MiR 048 Trying to Explain the American Election System – Mark in Russia

Welcome to the Mark in Russia Podcast network and I’m your host, Mark. Today in episode 048, I’m going to do my best to explain the American election system to my foreign students.  If you understand how things work when you finish with this podcast, then you know more than about 80% of American citizens.
If you are not listening to this on my website, then you should go to http://www.markinrussia.com and listen to it there. On the site you can read the show notes along with the explanations of some of the vocabulary.
The U.S. Presidential election takes place every 4 years on the first Tuesday of November. On this day all eligible voters can go vote in their district where they are registered to vote. But, unlike many other countries, the winner is not necessarily the person who receives the most votes. What! How can that be? OK, first you need to understand a little bit about the structure of the United States. Unlike what many say, the U.S. was not founded as a democracy, nor is it now. It was founded as a Constitutional Republic in which the U.S. Constitution is the ruler of the land and great powers are reserved for the states and not the federal government. Although the people in Washington like to think that they are the bosses, in fact they are not. The Constitution lays out what each branch of government can do, and whatever is not listed is the reserve of the individual states.
Therefore, the states, while they vote on the same day in November are treated a bit separately.

When the founding fathers wrote the Constitution, and yes feminists, the country was founded and the laws written by these same men, they did not want to congress to elect the President as done in some countries like England (though called a Prime Minister), but they also did not want the masses to directly elect the President, so they formed a system called “Electors”, now known by the “Electoral College”. It is this system which I will explain.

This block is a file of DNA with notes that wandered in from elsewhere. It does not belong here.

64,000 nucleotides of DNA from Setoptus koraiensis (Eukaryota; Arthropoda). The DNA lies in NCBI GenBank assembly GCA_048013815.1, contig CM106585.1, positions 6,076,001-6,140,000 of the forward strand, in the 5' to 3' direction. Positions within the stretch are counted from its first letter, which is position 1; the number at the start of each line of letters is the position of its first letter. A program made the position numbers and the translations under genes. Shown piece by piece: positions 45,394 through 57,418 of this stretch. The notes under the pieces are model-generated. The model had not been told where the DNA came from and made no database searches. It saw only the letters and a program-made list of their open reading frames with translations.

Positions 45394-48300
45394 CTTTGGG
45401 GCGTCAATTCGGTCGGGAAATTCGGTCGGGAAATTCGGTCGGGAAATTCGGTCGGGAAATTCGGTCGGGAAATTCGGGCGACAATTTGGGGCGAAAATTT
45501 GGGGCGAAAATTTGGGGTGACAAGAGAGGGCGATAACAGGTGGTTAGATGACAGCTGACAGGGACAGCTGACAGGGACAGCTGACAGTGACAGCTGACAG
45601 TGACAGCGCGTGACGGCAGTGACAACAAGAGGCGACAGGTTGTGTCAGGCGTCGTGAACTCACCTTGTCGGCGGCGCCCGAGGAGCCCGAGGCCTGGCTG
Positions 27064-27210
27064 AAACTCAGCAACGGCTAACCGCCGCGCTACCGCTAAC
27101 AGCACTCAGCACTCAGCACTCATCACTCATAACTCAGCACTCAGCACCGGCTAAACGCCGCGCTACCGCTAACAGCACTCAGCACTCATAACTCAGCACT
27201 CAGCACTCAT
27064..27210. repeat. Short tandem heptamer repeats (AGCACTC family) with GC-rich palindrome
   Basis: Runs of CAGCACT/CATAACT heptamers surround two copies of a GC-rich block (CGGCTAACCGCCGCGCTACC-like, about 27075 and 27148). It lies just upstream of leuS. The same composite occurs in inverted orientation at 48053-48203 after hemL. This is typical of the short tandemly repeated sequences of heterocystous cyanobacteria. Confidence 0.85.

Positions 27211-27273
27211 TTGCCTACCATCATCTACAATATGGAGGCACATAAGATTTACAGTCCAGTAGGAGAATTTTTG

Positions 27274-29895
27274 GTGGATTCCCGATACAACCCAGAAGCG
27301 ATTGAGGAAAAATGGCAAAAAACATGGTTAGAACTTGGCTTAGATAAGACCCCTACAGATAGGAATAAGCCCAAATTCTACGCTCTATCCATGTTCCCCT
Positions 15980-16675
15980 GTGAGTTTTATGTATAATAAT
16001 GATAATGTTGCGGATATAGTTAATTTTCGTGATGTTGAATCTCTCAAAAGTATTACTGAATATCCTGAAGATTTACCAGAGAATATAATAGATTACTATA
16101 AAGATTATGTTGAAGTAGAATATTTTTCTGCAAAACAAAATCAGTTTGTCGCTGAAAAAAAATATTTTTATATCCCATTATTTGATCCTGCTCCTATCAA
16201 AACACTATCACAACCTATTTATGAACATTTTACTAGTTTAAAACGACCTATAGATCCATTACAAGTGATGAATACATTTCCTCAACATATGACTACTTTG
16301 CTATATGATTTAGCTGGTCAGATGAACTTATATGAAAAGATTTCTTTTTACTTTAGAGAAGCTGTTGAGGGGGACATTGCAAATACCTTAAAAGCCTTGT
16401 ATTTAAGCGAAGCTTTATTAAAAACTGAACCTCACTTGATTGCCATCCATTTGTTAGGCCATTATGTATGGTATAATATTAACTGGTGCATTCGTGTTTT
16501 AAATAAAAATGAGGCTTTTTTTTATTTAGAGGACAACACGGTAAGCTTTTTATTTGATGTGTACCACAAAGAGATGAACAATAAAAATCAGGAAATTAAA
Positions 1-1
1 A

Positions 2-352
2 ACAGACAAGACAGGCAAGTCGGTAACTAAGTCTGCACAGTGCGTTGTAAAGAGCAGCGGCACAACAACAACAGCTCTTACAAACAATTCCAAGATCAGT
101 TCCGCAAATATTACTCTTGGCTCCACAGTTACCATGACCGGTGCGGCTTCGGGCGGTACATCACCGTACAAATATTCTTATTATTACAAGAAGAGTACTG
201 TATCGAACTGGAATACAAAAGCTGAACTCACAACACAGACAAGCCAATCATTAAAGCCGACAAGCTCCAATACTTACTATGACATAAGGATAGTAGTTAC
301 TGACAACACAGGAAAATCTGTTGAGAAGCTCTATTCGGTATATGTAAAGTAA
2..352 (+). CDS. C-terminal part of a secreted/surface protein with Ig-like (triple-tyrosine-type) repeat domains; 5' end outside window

Now many will say that the people should directly elect the President and any other system is not fair, but you have to take into account some concerns. It was thought at first that only land owners should have the right to vote, since they were the ones with something to lose. This is not a bad argument in some respects. Think about this for a minute. Someone like Bill Gates gives a lot of thought to politics and has 91,000 people who depend on him for a job. Yet his vote can be cancelled by an illegal immigrant in the US who has no right to vote, but it is known by most that the Democratic Party arranges for perhaps hundreds of thousands of these illegal votes. Yeah, most foreigners would be very surprised to learn that the Democratic Party has done everything possible to make it so that nobody can even ask a voter for identification? That’s right; you don’t have to prove who you are. So next time the Democrats are preaching to other countries about their voting policies, they should remember how they highly depend upon the illegal and uneducated vote in the U.S. Well, I digress here. I despise the American Democratic Party, but the purpose of this podcast is to explain the election process, so I’ll focus.